Although many patients with advanced AD are unable to communicate with language, music therapy has shown promise as a way for patients to express themselves, and such sensory stimulation might even slow the decline of physical, psychological, and cognitive processes. Jiska Cohen-Mansfied, a psychologist of the Research Institute of the Hebrew Home of Greater Washington, has studied the manifestations of AD and reported her results in Science (1031). She observed that the violent behaviors of patients with AD occurred when their room was dark and they were alone. The results of her investigation found that one-third of her patients decreased their violent behavior in response to music, a greater response than with psychotropic drugs, restraint, or passive neglect. Cohen-Mansfied believes that music is an effective therapy because it reduces the social isolation experienced by demented patients. While not offering a cure for AD, music therapy can clearly decrease the agitation some patients manifest. In the past, such behaviors were thought to be the result of psychosis (Barinaga 1031), but are now considered to stem from the social isolation caused by the dementia, something that music therapy is designed to target.
Miami Veterans Administration Medical Center Research
The study indicated that listening to music affects the release of powerful brain chemicals that can regulate mood, reduce aggression and depression, and improve sleep.
"Many patients with Alzheimer's disease have behavior problems of aggression and agitation," said Dr. Ardash Kumar, study co-author and research associate professor in the department of psychiatry and behavioral sciences at the University of Miami School of Medicine in Florida. He told Reuters Health "we wanted to test the theory that a structured music therapy program has a calming effect, and we thought that agitated or aggressive patients with (Alzheimer's disease) might benefit from this natural therapy."
Kumar and colleagues studied the effect of music therapy on the levels of five brain chemicals (melatonin, norepinephrine, epinephrine, serotonin, and prolactin) that work in combination to influence mental state. "Different areas of the brain are stimulated by certain situations and release chemicals into the blood. We can measure the levels of those chemicals to see which situations promote a sense of well-being," said Kumar.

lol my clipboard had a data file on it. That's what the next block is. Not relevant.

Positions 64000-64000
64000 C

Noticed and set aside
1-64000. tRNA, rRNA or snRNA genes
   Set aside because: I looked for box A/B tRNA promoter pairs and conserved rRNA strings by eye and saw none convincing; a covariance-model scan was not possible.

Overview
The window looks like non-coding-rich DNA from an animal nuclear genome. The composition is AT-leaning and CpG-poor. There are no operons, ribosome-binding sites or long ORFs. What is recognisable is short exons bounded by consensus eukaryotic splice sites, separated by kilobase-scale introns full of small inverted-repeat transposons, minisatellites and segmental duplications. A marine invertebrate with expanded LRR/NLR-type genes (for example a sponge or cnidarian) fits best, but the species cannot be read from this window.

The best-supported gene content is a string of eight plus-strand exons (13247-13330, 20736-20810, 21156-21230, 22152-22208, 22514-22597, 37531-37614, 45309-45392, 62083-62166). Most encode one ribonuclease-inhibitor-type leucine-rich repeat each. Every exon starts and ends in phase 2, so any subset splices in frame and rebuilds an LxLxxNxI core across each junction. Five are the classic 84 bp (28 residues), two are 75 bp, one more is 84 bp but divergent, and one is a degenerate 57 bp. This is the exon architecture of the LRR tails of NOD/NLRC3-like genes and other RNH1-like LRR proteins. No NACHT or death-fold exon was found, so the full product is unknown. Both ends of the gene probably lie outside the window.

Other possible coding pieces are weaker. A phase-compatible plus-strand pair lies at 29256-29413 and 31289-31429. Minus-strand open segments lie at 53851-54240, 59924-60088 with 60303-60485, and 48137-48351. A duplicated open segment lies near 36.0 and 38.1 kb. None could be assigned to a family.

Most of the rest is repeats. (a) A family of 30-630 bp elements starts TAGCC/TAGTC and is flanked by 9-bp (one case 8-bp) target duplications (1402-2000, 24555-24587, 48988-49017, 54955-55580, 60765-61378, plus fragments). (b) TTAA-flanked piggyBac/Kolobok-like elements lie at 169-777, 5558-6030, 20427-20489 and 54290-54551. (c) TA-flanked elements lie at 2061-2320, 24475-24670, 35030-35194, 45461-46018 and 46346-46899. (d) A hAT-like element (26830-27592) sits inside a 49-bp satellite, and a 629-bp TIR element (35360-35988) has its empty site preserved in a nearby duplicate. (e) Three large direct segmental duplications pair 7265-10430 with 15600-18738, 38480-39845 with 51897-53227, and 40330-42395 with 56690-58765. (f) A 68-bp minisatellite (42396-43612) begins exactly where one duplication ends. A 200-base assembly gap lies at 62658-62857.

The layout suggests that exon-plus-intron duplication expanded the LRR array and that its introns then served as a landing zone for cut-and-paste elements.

The study was conducted at the Miami Veterans Administration Medical Center. Twenty male patients with Alzheimer's disease participated in a music therapy program for 30 to 40 minutes five times a week for 4 weeks. As the program progressed, patients became more able to identify with the songs and could request their music preferences.
Blood samples from the group were obtained before the program began, at the end of 4 weeks of therapy, and 6 weeks after the therapy ended. Blood analyses indicated that a significant increase in blood melatonin levels occurred after participation in music therapy sessions and that the increase continued even after the therapy had been discontinued for 6 weeks. Levels of epinephrine and norepinephrine increased significantly after the music therapy sessions but had returned to pretherapy levels 6 weeks after the sessions had been stopped. Levels of serotonin and prolactin were not influenced by music therapy.
Perhaps because of the increased levels of melatonin, the patients who participated in music therapy became more active, slept better, and were more cooperative with nurses.
The study results, which were published in a recent issue of Alternative Therapies, may have broader applications too. "Relaxation with the type of music that calms you down is very beneficial," said Kumar. "To promote a sense of calm and well-being, you can listen to your favorite soothing music when you eat, before you sleep, and when you want to relax. Music therapy might be a safer and more effective alternative to many psychotropic medications. Like meditation and yoga, it can help us maintain our hormonal and emotional balance, even during periods of stress or disease."
How to Use Music Therapy to Fight Alzheimer’s
There are several practical recommendations on how to use the music therapy for the better possible outcomes, while fighting Alzheimer’s:
- Identify music that’s familiar and enjoyable to the listeners.
- Use live music, tapes or CDs; radio programs, interrupted by too many commercials, can cause confusion.
- Use music to create the mood you want.
- Link music with other reminiscence activities; use photographs to help stir memories.
- Encourage movement (clapping, dancing) to add to the enjoyment.
- Avoid sensory overload; eliminate competing noises by shutting windows and doors and by turning off the television.
- Try to listen to about 30-40 minutes of music a day, for at least five days each week.